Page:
Clinical Associate Professor
General Pediatrics; Pediatrics
I am a board-certified pediatrician who cares for children from birth to age 22. I specialize in pediatric hospital medicine, focusing on patients hospitalized with complex medical problems that defy a simple diagnosis, or those with multiple chronic medical conditions requiring, for example, home ventilators or gastrostomy tubes, or patients with rare diseases such as Menkes disease. Most of my patients require multidisciplinary care. I have extensive experience with complex medical care and collaborative medical coordination; as a result, my patients receive the best possible care, as I collaborate with every type of subspecialist, including pulmonologists, geneticists, endocrinologists, surgeons and rheumatologists.
I also have extensive experience as a primary care physician. This, together with my hospital experience, helps me give my patients and their families everything they need to navigate the hospital system from the moment they enter the emergency room to the time of discharge. My primary care experience is also a great asset in understanding the progression of illness, and I bring this expertise to every patient I care for. I lead the patient experience team at the Oishei Children’s Hospital, which means I review patient feedback and make decisions that continually improve the hospital experience of families.
I have several research foci. I conduct research on: 1.) antibiotic use for respiratory syncytial virus (RSV) bronchiolitis and the treatment of withdrawal symptoms in infants prenatally exposed to both recreational and prescribed medications, 2.) the care of opioid-addicted newborns (neonatal abstinence syndrome) and how they respond to medical treatment, with a goal of identifying better ways to treat these newborns and 3.) the use of high-flow nasal cannula for breathing support, for patients using this apparatus outside the ICU setting. I also focus on quality care initiatives such as the multidisciplinary care of patients as it applies to the family’s global hospital experience. My goal is to translate findings into improved medical care and ancillary services for hospitalized pediatric patients.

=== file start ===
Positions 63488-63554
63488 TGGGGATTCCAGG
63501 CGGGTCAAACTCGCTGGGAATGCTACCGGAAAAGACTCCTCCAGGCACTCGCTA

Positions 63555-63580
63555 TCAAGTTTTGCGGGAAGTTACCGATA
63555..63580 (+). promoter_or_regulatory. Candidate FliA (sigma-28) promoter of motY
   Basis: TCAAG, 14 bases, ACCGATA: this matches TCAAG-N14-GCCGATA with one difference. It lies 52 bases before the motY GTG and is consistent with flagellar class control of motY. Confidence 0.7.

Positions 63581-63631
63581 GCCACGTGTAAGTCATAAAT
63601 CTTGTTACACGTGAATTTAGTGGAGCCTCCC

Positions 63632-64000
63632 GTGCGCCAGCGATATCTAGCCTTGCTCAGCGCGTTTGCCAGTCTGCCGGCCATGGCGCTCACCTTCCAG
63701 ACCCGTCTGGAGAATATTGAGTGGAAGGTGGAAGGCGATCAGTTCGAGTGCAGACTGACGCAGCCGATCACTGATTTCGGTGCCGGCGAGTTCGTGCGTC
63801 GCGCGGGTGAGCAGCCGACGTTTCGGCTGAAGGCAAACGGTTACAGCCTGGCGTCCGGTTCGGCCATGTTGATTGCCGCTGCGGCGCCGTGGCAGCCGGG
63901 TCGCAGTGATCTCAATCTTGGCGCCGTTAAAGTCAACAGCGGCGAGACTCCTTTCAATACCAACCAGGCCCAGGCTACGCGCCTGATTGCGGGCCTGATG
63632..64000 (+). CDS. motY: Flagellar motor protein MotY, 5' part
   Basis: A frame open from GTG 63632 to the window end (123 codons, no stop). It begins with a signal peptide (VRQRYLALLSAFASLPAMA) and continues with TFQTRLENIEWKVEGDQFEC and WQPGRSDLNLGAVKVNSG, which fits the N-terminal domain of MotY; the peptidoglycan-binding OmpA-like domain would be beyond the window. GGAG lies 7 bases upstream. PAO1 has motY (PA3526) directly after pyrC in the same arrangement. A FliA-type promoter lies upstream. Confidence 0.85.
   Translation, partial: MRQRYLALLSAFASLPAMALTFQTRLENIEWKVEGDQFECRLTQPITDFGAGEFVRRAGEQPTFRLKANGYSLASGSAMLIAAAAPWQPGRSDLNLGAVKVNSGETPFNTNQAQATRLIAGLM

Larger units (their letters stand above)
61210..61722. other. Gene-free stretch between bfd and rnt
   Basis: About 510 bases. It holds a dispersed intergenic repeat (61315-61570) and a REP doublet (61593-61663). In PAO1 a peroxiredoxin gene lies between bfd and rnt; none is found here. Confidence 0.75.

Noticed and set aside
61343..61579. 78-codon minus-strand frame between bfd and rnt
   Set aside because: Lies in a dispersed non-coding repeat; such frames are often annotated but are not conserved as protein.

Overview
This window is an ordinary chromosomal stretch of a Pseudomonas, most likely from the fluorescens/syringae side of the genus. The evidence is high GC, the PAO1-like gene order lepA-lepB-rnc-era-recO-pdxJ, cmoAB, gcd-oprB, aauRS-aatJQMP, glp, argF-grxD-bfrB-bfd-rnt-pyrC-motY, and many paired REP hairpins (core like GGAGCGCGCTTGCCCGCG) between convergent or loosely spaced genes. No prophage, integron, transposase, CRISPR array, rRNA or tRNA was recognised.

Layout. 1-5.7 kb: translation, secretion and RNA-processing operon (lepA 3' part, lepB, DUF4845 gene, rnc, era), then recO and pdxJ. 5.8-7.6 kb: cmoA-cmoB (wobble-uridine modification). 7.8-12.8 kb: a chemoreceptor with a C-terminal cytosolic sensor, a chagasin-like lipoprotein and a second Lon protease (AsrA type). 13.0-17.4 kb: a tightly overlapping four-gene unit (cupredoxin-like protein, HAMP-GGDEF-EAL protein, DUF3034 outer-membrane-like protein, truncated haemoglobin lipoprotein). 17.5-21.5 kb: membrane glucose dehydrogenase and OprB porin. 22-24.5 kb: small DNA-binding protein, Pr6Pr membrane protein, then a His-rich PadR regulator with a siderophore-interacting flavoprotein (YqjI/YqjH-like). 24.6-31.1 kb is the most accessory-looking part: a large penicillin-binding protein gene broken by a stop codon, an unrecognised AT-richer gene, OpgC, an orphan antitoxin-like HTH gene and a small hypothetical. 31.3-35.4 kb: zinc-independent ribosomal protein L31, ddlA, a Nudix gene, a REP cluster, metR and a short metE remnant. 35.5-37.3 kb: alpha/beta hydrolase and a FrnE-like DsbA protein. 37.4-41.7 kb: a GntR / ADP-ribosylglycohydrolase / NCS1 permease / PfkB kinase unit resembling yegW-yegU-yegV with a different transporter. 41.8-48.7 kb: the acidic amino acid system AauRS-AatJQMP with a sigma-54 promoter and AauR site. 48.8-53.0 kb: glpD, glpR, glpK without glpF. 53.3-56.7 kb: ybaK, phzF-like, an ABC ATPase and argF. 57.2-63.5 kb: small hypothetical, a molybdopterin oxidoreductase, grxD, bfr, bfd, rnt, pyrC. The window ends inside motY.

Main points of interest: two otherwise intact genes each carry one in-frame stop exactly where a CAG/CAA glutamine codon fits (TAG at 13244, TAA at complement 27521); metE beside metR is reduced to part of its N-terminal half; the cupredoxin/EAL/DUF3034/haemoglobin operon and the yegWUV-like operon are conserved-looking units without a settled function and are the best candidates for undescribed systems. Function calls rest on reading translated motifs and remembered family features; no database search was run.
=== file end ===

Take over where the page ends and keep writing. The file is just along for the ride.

I teach medical students and family medicine and pediatrics residents, and I supervise them as they care for hospitalized patients. I teach evidence-based medicine at the bedside during family-centered rounds, in case presentations and in the classroom. My lectures to medical students include topics such as croup and epiglottitis.
My trainees benefit from my extensive primary care background. Sending patients to the hospital, and then caring for them when they return home has given me valuable experience: I understand what brings patients into the hospital from their primary care physicians, and I know how to transfer their care into a hospital setting. I also know what patients need to make a successful transition from the hospital to home — for example, how to dose a medication simply so that parents can understand and administer it — and what primary care physicians need to offer patients both before and after they are hospitalized, e.g., follow-up care, nursing support, help with medications. I impart this knowledge, this practical side of medicine, to my trainees.
Families come to the hospital with diverse backgrounds. I teach my trainees how to support families and learn their stories — without judging them — in order to give their children the best possible care. We care for teens who have tried to take their own lives, for example. I encourage my trainees to understand their patients’ backgrounds and the factors that drove them to their decisions. In modeling professional behavior to my trainees, I teach them to approach patients and their families with respect and compassion.
I want my trainees to be curious. I teach that not everything about their patients is obvious, and I encourage trainees to ask questions — that the answer to a patient’s care is often hidden in their illness, if they listen closely. I coax trainees to learn as much as they can, then study the literature and talk to colleagues for answers. I stress teamwork.
I work directly with the pediatrics resident program on curriculum development. I am part of the UBMD teaching interest group that evaluates and discusses how best to educate the next generation of physicians. This helps ensure that I am on the cutting edge of teaching techniques. Additionally, I am part of the New York state chapter of the American Academy of Pediatrics, which coordinates pediatricians’ activities for the entire state. As such, I bring to my trainees the latest information about education and the practice of medicine across disciplines.